Asked about her support for the proposal, Yow — now athletic director at North Carolina State — replied Tuesday in an e-mail: "Naming the floor after Gary is a tremendous recognition of what was achieved under his leadership as Head Coach. I congratulate Gary, all of his assistants and the players that contributed to his terrific success over the 22 years at Maryland."

Yow's proposal was endorsed by current athletic director Kevin Anderson and by university president Wallace Loh. Williams still earns $400,000 a year from Maryland. The school said he has been deployed as a fundraiser and high-level salesman.

Those who question putting Williams' name on the court appear to be a small but vocal minority. They argue that his players' graduation records were subpar or that such a move could be unfair to other such as Driesell — who was 348-159 in 17 Maryland seasons — and women's basketball coach Brenda Frese, who, like Williams, won a national championship. Williams did not immediately respond to a text message Tuesday seeking comment.

In some years, Williams' players' graduation rates were among the nation's lowest. Maryland had a 0 percent graduation rate for players entering school from 1997 to 2000, a period in which the school was building two Final Four teams.

Maryland said many of Williams' players left school to pursue professional careers throughout his career and that his teams' graduation records had improved over time.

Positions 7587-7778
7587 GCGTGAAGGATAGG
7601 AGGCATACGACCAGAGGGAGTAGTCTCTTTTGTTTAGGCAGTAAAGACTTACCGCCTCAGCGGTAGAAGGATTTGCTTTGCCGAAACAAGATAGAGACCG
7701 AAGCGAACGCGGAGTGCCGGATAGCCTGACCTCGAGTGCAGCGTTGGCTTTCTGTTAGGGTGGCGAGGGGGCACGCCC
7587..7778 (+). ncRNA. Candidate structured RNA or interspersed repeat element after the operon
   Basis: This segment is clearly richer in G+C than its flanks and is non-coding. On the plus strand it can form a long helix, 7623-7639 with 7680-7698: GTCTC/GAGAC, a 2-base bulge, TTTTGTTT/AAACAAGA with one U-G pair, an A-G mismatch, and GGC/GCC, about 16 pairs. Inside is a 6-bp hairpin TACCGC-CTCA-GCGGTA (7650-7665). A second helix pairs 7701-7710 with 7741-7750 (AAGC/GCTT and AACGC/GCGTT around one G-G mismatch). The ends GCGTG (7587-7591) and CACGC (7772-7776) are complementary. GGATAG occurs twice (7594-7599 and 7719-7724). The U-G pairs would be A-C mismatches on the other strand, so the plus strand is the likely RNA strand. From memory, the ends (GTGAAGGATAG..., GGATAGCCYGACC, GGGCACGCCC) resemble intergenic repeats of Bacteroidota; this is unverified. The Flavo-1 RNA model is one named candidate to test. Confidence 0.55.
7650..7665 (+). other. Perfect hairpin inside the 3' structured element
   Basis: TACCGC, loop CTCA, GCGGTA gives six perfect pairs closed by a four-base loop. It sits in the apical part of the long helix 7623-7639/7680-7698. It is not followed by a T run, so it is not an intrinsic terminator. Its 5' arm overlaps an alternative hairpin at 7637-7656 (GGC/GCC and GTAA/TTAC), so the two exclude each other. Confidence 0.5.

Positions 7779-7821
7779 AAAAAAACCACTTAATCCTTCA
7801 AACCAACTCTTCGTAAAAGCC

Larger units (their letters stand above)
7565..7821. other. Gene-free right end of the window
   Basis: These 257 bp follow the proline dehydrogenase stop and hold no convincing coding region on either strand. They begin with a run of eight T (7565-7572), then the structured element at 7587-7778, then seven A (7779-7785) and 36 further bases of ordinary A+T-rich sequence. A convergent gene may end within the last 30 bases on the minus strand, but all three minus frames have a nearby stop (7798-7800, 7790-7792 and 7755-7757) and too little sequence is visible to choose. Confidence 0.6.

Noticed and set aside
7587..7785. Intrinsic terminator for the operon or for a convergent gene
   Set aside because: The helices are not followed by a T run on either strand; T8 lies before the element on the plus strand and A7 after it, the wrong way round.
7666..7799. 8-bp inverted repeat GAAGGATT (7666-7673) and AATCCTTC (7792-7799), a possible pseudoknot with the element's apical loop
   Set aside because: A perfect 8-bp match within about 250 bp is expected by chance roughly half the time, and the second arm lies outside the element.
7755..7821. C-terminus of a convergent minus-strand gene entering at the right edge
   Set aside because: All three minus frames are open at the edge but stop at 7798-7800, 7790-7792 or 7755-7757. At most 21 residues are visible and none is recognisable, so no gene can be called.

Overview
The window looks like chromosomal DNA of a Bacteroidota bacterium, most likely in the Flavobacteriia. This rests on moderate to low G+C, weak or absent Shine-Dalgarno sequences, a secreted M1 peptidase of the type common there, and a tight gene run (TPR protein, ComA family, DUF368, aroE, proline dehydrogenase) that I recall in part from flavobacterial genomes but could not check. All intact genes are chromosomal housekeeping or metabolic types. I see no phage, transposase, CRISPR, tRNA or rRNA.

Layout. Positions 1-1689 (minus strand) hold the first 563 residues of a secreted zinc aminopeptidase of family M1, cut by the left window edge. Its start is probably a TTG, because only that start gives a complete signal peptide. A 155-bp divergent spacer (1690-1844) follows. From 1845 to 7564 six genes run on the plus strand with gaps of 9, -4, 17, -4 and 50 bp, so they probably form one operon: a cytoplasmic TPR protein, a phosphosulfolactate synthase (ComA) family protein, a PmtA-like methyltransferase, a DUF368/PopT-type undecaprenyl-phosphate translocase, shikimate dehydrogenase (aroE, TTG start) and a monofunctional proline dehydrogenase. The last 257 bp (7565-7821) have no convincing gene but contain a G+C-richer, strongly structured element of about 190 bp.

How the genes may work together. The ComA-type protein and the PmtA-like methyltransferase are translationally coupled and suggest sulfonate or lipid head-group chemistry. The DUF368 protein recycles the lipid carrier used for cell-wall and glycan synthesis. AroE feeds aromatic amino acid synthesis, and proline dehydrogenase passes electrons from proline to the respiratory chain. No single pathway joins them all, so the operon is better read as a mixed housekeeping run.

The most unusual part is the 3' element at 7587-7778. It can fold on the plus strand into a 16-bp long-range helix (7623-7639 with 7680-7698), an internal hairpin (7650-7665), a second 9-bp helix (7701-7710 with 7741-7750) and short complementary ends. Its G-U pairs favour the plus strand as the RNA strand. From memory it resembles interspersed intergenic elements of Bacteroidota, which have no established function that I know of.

Joe Harrington — a former assistant coach under Driesell and Gary Williams who was Williams' Maryland teammate in the 1960s — said he favored naming the court for Williams for one season to mark the 10th anniversary of the national championship season.

"And then you follow that with [naming the court for] Brenda Frese for a year because she won a national championship," Harrington said.

But Williams' backers said he deserved permanent recognition.

"The only reason that building [Comcast Center] was built is because of what he did," longtime Terrapin Club member Chuck Corcoran said. "This is something that links him to Maryland basketball forever."

Corcoran also said: "There should be something to honor Lefty." The school is considering honoring Driesell, although it's uncertain what form the tribute might take.

During a private ceremony, 350 supporters honored Williams on Monday night. There were video messages from, among others, Duke coach Mike Krzyzewski, North Carolina coach Roy Williams and Michigan State coach Tom Izzo.

Driesell was forced out after the 1986 death of star player Len Bias, and many of his players and supporters believe he never got his due.

Manning, who played for Driesell and is a former Terps radio broadcaster, said Driesell and Williams "both had great careers there, and they both did very well. Gary is the most recent. Does he deserve to have his name on the court? I'd say probably so. Does Lefty? Probably so. Do I have a soft spot in my heart for coach Driesell? Of course. But I'm delighted for Gary."